Networking opportunities with peers from around the world. A break from the monotony. An extravagant, festival-style atmosphere. These are all common hooks used to attract people to marketing and advertising conferences.
But at the end of the day, people attend conferences to learn — to hear experts discuss relevant topics at length and reveal their own tips and tricks for being successful.
In the tidal wave of 160 marketing and advertising conferences happening in 2016, you will be hard pressed to find an event with a better lineup of intelligent speakers than at the 4A’s Transformation conference.
In case you don’t know, 4A is short for the American Association of Advertising Agencies. The Transformation conference will take place March 21 – March 24, 2016 at the Loews Miami Beach luxury hotel.
The event will feature stellar speakers from across the globe in media, advertising, entrepreneurship, and other areas. If you’re considering registration or already have plans to attend, you probably want to know what kind of talent will grace the stage. Here are some of the top speakers to look for this year:
CEO, VICE Media
In an era where many print news goliaths still struggle with the transition to digital, the meteoric rise of VICE Media provides a valuable example of how to create a thriving news empire in a digital world.
CEO Shane Smith is the heart of VICE’s success. Smith co-founded Vice in 1994, and he helped lead the organization through its evolution from a local counter-culture magazine to a full-fledged news organization.
More specifically, Smith helped VICE close deals with Viacom, Youtube, HBO, and partner with Intel on The Creator’s Project. This all came while Vice was winning emmys for its creative work and growing into a $2.5 billion valuation.
The assimilation of brand support with creative and journalistic excellence should be the model for emerging media organizations that want to compete in digital mediums. When Shane Smith talks about the future of news at Transformation 2016, everyone should be listening.
CEO, New York Times
Named CEO of the The New York Times in 2012, Mark Thompson is responsible for leading one of the aforementioned news giants from a print-first business model to digital.
This change has been ongoing since before the former BBC director started steering The Times’ ship, but Thompson will be judged more than anyone else on his ability to shift to digital.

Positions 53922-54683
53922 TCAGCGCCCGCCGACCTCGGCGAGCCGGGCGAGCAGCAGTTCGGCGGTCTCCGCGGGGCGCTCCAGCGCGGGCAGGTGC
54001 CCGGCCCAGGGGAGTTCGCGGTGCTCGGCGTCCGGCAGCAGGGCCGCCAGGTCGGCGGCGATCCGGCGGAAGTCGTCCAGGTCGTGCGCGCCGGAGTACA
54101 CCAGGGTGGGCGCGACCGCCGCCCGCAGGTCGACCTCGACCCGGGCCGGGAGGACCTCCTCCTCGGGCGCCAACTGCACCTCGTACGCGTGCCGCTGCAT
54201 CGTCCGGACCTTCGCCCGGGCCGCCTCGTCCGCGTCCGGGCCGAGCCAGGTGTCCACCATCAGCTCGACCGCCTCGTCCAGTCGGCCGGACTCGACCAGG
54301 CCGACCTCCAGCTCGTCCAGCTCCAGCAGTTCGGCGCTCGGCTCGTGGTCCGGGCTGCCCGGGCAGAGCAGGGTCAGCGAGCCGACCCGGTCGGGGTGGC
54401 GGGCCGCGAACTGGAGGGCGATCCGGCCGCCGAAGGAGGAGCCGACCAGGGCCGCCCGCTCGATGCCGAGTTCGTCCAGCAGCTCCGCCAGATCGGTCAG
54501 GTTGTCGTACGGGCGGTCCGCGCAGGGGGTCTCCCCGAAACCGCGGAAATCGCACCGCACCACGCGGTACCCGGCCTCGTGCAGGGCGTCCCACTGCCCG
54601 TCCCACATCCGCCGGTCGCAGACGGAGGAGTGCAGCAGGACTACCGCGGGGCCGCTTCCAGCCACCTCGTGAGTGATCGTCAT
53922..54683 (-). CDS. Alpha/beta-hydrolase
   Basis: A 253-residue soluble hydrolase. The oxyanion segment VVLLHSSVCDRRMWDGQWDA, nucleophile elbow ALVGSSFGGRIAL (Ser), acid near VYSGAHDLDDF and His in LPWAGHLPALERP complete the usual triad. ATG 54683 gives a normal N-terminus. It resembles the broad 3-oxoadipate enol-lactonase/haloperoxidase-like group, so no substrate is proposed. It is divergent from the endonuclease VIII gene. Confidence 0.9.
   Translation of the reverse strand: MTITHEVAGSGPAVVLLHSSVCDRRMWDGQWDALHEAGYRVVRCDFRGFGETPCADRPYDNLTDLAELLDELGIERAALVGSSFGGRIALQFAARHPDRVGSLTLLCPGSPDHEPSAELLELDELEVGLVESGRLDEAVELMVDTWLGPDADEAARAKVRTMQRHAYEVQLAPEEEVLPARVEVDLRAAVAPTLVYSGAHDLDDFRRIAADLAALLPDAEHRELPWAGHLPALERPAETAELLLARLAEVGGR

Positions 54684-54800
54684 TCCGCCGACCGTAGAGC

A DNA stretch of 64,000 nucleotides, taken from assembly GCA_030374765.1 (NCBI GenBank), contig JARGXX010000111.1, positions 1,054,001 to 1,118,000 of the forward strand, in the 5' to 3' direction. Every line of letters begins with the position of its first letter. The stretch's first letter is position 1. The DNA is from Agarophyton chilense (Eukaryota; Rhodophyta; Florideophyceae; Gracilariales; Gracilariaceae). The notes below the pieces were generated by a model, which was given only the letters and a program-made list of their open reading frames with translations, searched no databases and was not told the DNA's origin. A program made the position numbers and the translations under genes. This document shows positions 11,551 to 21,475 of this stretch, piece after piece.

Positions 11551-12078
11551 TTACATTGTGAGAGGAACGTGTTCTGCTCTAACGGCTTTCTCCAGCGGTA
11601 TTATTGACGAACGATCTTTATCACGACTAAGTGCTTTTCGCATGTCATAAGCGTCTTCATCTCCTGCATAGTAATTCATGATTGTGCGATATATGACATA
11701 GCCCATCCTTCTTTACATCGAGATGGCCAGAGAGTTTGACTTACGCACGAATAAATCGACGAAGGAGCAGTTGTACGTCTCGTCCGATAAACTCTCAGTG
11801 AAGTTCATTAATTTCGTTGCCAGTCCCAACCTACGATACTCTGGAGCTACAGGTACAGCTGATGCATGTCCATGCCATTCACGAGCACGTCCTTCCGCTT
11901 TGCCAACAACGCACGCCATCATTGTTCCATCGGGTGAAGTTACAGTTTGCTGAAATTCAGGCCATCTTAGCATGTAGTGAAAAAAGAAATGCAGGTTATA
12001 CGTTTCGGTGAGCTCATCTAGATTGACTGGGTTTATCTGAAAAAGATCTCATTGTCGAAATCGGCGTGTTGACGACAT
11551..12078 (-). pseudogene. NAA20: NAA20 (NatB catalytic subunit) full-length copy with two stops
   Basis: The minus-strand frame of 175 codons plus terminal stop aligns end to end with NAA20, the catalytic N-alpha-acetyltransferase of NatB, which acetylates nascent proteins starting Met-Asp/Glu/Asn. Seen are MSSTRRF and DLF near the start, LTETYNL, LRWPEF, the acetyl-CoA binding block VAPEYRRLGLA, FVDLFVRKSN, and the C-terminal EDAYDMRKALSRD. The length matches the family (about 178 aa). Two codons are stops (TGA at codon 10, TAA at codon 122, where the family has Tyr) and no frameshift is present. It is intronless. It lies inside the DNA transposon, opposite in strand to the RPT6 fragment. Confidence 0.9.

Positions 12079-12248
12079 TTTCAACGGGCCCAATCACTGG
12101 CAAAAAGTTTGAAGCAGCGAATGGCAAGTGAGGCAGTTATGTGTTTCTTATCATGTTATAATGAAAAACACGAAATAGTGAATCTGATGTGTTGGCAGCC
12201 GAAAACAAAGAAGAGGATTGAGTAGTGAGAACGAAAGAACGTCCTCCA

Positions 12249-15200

There are already signs this is happening. The Times has over 1 million digital-only subscribers, and Thompson predicted in 2015 that digital revenue could surpass print revenue by the year 2020.
Thompson explores the subject more deeply in this clip from Bloomberg TV.
Thompson will participate in a roundtable with Shane Smith on the future of news, which promises to be one of the more fascinating discussions on the docket in 2016.
Managing Director, Agency Solutions, Google & Youtube
For several years, Tara Walpert Levy has focused on the way consumers engage with content. Her previous experience leading Google’s Ad Marketing team no doubt gave her tremendous insight into which content humans find engaging.
As managing director of agency solutions at Google and Youtube, she’s only become more qualified to speak on the topic of engaging content — which, if you haven’t figured out yet, is exactly what she’s discussing this year.
Levy was inducted into the American Advertising Federation’s Advertising Hall of Achievement in 2013. She has been named one of Fast Company’s “100 Most Creative People in Business,” and one of Advertising Age’s “Women to Watch.”
You can preview her talk by reading The Engagement Project — a series about connecting with consumers in the digital age.
CEO, Venture for America
Venture for America has a fascinating mission: to revitalize American communities through entrepreneurship and train budding entrepreneurs how to run a successful startup.
The success of this initiative earned Founder and CEO Andrew Yang recognition from The White House as an Ambassador for Change and Global Entrepreneurship.
Yang’s mission with Venture for America epitomizes “giving back” to communities. It works like this: Venture for America chooses a small percentage of recent college grads to work in startups in “emerging cities” like New Orleans and Detroit. The fellowship lasts for two years and trains the nascent entrepreneurs how to grow an innovative business.
Startup activity is also good for the host cities. Research has linked increased startup activity with faster economic growth.
Yang will be discussing how to take an entrepreneurial approach to corporate culture and management in a roundtable with Qualtrics CEO Ryan Smith.
VP of Global Marketing Solutions, Facebook
While Twitter continues to report losses, Facebook revenues keep rising. Much of Facebook’s revenue growth is based in advertising sales, and as the VP of global marketing solutions, Carolyn Everson is heavily involved with said revenue growth.
Everson already had an impressive resume before her start at Facebook in 2011. She previously served as corporate VP of Microsoft’s global advertising sales and trade marketing teams, as well as chief operating officer and executive vice president of US ad sales at MTV.
A quick look at Facebook’s global advertising revenue between 2009 and 2015 highlights the tremendous growth the social network has realized during Everson’s tenure.
Don’t miss her fireside chat with President of Horizon Media Bill Koenigsberg on the second day of the conference.
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If you aren’t already impressed by the lineup, keep in mind that this list is nowhere near comprehensive. Transformation 2016 features a huge number of speakers, thought leaders, and executives who can shed light on changes and innovations sweeping the industry.